By the time you apply for a lectureship you will have a great deal of experience. You may well need to collate and reduce some sections (for instance the ‘poster’ section in publications). This will create space for the more senior experience you have e.g., keynote talks.

Highlighting your administrative roles (committee memberships, responsibilities) is important and you may not have had to do this before.

The PFDC can assist you with your application during a one-to-one session.

It is difficult to put precise numbers on publications because every discipline differs in typical rates of publication. What panels are looking for is someone with a good track record in their field. They will also be looking for a lecturer who can contribute positively to the REF.

How can you find this out? Seek out those who have been recently appointed as lecturers in your discipline at institutions like those you are considering (research-intensive settings are more likely to put emphasis on publications). Look at the publication records of these new lecturers and this should give you a good indication of what is expected.

Certainly, pushing to finish and submit any outstanding publications will help with your applications.

If you have had career breaks, must work part-time due to caring responsibilities, or due to illness, disability, or large-scale impact from the Covid-19 pandemic, ensure you have highlighted these. Panels can then compare your publication rate fairly against those who have not had such breaks.

Many organisations have signed The San Francisco Declaration on Research Assessment (DORA), where they move away from using journal-based metrics, such as journal impact factors (JIFs), in assessing the research achievements of staff or candidates, and you should be familiar with it if they mention it on the job description.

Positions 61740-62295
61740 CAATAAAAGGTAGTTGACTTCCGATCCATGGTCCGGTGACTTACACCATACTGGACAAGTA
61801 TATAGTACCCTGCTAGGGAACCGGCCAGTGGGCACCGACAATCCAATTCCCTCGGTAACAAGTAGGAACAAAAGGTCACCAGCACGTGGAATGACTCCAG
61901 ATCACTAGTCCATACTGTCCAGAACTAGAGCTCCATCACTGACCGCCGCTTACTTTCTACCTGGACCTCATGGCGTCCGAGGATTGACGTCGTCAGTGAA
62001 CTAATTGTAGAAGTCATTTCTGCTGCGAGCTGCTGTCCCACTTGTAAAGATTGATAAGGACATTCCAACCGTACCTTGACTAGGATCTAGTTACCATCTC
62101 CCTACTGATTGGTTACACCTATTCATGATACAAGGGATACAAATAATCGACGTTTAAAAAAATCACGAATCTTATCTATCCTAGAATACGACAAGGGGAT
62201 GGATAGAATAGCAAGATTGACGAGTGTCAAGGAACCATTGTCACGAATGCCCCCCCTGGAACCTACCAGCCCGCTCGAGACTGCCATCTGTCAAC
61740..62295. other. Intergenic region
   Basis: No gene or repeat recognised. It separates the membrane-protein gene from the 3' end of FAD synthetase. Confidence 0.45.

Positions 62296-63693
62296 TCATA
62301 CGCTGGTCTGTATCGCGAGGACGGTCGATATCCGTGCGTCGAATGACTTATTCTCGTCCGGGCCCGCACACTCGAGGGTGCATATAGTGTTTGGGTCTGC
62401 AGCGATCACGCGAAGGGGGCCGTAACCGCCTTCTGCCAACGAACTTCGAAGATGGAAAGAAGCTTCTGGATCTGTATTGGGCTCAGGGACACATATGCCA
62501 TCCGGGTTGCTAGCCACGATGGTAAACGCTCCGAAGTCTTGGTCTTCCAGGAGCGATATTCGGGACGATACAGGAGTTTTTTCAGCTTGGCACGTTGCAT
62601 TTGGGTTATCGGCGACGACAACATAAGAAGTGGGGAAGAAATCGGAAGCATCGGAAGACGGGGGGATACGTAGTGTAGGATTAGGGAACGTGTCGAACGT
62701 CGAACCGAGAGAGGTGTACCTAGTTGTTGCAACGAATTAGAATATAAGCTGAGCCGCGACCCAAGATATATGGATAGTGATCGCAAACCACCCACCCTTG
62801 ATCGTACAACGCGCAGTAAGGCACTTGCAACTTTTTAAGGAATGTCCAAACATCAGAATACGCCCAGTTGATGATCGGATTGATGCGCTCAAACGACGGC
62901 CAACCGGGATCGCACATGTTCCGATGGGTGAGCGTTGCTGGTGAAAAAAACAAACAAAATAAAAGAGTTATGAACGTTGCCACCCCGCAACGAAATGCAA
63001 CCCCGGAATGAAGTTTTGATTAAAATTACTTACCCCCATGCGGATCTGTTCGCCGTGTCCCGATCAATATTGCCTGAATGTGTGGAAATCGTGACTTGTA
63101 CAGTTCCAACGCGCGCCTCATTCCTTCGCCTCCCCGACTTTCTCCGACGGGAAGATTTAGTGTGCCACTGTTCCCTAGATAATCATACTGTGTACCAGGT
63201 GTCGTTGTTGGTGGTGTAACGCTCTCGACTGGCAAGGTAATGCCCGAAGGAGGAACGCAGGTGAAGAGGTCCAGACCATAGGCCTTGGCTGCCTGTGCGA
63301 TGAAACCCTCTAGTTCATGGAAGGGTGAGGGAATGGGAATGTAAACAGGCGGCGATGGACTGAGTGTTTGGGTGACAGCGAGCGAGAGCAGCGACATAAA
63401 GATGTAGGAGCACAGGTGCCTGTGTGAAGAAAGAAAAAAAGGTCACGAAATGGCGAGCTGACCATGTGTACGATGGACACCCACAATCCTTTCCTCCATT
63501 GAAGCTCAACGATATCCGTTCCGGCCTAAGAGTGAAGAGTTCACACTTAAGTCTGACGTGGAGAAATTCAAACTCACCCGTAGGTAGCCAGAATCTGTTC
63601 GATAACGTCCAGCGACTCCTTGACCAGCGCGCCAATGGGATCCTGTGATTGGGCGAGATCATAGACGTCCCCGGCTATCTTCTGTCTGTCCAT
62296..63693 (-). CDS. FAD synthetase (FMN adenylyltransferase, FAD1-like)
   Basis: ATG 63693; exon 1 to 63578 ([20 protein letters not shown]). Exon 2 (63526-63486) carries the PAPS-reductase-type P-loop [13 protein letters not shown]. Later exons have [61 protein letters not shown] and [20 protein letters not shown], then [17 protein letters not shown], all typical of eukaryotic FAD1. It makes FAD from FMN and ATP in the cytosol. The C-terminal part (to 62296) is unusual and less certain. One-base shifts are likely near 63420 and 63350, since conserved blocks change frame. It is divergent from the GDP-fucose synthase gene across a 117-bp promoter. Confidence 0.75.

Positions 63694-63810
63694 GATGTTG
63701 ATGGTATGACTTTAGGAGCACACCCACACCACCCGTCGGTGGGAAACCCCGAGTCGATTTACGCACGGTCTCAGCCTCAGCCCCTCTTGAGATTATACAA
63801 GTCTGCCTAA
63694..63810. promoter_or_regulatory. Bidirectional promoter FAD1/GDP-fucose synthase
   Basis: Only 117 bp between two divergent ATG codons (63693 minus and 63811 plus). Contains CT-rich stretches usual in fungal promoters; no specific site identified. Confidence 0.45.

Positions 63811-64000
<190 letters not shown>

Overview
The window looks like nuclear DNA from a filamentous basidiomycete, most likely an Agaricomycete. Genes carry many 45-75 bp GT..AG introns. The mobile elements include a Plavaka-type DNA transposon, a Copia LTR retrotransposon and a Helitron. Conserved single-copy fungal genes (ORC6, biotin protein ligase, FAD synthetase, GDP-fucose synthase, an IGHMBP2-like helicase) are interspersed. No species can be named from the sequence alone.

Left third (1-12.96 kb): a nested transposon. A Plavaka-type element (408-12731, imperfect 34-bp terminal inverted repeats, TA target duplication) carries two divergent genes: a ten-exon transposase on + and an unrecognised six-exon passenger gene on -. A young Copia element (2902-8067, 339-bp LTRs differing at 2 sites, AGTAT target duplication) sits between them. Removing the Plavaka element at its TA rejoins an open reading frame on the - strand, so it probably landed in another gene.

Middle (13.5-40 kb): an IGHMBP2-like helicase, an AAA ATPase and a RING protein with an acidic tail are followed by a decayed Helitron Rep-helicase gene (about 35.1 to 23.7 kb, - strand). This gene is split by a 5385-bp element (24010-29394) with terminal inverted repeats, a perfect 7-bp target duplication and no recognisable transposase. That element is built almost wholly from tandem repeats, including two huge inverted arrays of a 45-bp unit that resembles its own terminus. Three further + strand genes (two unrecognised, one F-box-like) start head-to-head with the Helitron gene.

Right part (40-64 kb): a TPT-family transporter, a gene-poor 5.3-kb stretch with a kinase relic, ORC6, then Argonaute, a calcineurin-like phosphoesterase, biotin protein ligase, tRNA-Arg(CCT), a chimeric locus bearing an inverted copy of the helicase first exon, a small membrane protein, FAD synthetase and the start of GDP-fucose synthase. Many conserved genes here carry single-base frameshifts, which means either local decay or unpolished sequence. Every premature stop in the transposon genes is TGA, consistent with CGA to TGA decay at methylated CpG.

No, a fellowship is not an essential step. Universities are looking for the best candidate they can get. Someone who has had a personal fellowship has already demonstrated many of the skills required from a lecturer in the research sphere. They will have publications and evidence of securing funding. Therefore, fellowships are a great steppingstone towards a lectureship. A fellowship holder will also have experience in complex applications and interviews.

But lectureships also focus on teaching and administration which need to be evidenced. It is no longer sufficient to be great at research. Universities are now providing education to paying students, which in turn has increased the demand for quality teaching. Panels will be looking for someone who is the best fit for the requirements of that role. If teaching is a high priority, then someone whose CV showcases excellent research but nothing more may well not be shortlisted.

Graduate student teaching is valuable teaching experience and can be enough for some lectureships. Researchers sometime struggle to get undergraduate teaching experience but might have a wealth of experience working with Master’s and doctoral students. This is teaching experience but is often poorly articulated on applications. Working through the STAR Framework at Imperial might help formalise your experiences. Many lectureships are held in departments where only graduate students are taught and supervised, so always be led by the job description.

If you wish to build up your undergraduate teaching portfolio, you will need to seek out opportunities and be inventive, especially if you are in a research setting with little undergraduate contact. Study the curriculum for subjects you could teach at your university and seek out the course organiser. Offering to do a guest lecture, seminar or practical class may all be welcomed.